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Six Years and a Lasting Legacy: A Case Study in IAFC Program Success

As the National Fire Fighter Near-Miss Reporting System approaches its sixth anniversary, the lessons learned from the delivery of this safety initiative are as important to examine as those learned from individual reports.

The Near-Miss Program is the framework in which individual firefighters/EMTs can play an active role in the dynamic change involving firefighter/EMT health and safety.

The Aviation Safety Reporting System, used as the model for the Fire Fighter Near-Miss Reporting System, has transformed individual involvement in its program into systemic changes in the aviation industry over the course of 35 years.

In just six years, the Near-Miss Program is already building a similar living legacy.

The investment in the Near-Miss Program has produced a trusted source that turns real-world experiences into lessons for the fire and emergency service community. While the role of the program continues to be defined by those using it, there are three key areas to examine now regarding the program’s impact.

Learning from Each Other

Involvement in near-miss reporting is contributing to measurable change in firefighter decision making. In June 2010, an online questionnaire asked respondents if they acted differently because of information from the weekly training email, Report of the Week (ROTW). More than 75% of respondents reported that they act differently because of what they’ve read in ROTW.

The lessons illustrated in the ROTW aren’t groundbreaking ideas. They incorporate concepts taught in recruit school, reinforced in training and outlined in department procedures and guidelines. But the intangible potency of one firefighter sharing a story with another is invaluable. Before the near-miss program, these stories weren’t told beyond a firehouse kitchen table. Now, through the Near-Miss Program, these stories can be shared across all of the fire and emergency service.

Working Together

There’s no one individual, organization or program that has full ownership of firefighter health and safety.

The IAFC brought all stakeholders to the table to develop the Near-Miss Program; this collaboration is critical in ensuring a safer workplace for America’s firefighters. The near-miss program illustrates the value of working together toward the common goal of improving firefighter health and safety.

For example, the International Association of Fire Fighters has supported the Near-Miss Program since its inception. IAFF provides support on IAFF.org through a monthly case study, in its magazine in a bimonthly article and by using near-miss reports as case studies in its Fire Ground Survival Program.

In addition, the Fire Department Safety Officers Association offers continuing education credits for individuals participating in the ROTW.

Most recently, the Near-Miss Program is working with the National Fallen Firefighters Foundation on it new website for the Life Safety Initiatives. Each initiative will be partnered with near-miss reports related to the initiative.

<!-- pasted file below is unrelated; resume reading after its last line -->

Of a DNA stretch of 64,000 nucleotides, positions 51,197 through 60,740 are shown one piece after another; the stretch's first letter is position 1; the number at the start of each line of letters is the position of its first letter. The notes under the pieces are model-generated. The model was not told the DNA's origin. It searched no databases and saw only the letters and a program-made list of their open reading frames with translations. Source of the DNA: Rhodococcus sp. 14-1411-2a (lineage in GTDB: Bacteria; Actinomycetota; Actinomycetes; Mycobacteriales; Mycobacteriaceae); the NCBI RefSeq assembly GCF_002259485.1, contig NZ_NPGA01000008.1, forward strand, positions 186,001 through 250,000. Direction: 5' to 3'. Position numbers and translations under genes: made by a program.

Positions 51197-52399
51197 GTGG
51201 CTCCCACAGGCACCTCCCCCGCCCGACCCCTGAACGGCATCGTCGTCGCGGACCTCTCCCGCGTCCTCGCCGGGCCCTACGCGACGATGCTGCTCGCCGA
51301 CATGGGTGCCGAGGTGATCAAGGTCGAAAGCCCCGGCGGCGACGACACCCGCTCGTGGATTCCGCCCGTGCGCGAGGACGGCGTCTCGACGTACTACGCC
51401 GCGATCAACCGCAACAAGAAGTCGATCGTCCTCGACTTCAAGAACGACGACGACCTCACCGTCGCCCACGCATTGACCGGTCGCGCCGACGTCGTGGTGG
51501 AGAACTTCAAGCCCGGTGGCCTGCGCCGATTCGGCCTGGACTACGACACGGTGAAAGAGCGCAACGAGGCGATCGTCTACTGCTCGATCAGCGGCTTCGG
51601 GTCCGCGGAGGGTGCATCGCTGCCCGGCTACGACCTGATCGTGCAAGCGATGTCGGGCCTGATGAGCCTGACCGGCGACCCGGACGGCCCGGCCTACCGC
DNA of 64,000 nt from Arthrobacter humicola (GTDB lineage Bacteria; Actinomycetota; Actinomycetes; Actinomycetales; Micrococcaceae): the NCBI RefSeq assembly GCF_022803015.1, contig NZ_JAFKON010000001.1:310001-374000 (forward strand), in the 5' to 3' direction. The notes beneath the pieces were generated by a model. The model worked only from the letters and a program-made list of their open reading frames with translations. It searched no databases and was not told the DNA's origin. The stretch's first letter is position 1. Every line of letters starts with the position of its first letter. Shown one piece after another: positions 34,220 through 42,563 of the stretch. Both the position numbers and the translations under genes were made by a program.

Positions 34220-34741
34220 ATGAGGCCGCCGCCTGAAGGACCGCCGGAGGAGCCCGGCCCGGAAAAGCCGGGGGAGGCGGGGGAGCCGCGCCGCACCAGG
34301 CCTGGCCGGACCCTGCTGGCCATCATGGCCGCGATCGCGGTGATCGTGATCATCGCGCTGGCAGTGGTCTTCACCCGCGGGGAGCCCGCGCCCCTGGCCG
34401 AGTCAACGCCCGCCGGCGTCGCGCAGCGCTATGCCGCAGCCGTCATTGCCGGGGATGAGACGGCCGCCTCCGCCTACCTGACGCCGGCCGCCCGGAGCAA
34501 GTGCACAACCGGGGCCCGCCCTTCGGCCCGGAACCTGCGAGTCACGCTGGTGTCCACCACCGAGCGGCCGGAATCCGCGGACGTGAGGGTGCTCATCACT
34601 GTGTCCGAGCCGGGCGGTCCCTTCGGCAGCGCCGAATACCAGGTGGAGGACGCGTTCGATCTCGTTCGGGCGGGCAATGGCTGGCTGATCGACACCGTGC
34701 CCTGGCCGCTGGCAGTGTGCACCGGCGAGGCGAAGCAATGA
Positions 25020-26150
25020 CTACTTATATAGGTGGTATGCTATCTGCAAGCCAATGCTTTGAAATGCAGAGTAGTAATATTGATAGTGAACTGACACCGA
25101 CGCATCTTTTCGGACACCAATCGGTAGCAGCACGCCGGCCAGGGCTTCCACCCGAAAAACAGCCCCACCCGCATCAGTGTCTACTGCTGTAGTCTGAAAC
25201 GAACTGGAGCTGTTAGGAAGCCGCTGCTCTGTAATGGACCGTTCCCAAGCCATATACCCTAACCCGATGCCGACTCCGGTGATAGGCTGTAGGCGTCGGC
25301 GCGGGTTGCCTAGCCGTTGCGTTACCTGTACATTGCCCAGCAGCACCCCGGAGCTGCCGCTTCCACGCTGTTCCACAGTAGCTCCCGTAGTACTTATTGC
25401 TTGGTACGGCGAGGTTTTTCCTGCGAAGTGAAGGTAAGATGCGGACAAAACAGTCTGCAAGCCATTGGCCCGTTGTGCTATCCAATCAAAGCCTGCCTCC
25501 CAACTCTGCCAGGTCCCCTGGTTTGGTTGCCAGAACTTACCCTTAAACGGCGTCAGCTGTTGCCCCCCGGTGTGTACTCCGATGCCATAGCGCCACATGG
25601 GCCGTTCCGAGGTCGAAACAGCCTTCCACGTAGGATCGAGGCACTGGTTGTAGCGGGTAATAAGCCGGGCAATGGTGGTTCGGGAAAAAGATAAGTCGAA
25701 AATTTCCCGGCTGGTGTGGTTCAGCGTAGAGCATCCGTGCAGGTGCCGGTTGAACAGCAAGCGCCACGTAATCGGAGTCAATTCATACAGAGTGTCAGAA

Near-miss reporting is providing resources for other organizations in the arena of firefighter health and safety.

Program Model

The Near-Miss Program began with an understanding that it had to be built with consideration of the frontline firefighter. To accomplish this, the development phase consisted of conducting focus groups, pilot department testing and user feedback surveys.

Three themes kept surfacing during the development phase; these themes are now used in the development of other IAFC programs, and they continue to govern improvements to the Near-Miss System.

The first was to keep the program firefighter-friendly by providing an easy-to-use website to share information.

Second, it was important to provide products based on the input of information. Firefighters need to see a result of their efforts, which the program offers in the form of the weekly Report of the Week, the monthly e-newsletter Near-Miss Matters and the annual training calendar.

Third, the program needs to recognize the importance of not stove-piping information since today’s fire and emergency service is all-hazards. This was a challenge for the Near-Miss Program because of the name of the program—many first believed the program to be only for structural firefighting near-miss reports.

However, in 2010, that began to change. While 50% of the reports were from fire emergencies, the remaining 50% were from training, vehicle, non-fire and other event types. This is a statistic the program will continue to monitor in the coming year.

Just as the IAFC looked to the aviation industry as a model, other organizations are now looking at us. Near-Miss Program managers and advisory board members have been invited to share these and other lessons learned with others, including public works, bakeries and pipeline-management industries.

While the cost benefit of near-miss reporting is difficult to measure, the investment in this program allows every stakeholder to directly and easily contribute to and benefit from a proven model that can change outcomes at each incident a firefighter responds to. It’s the collective responsibility of organizations, departments and individuals to play a role in the future of a safer workplace.

The National Fire Fighter Near-Miss Reporting System, under the management of the IAFC, offers the most affordable way to do this by capturing real-world experiences for all in the fire and emergency service community.

Amy Tippett is the program manager for the National Fire Fighter Near-Miss Reporting System.

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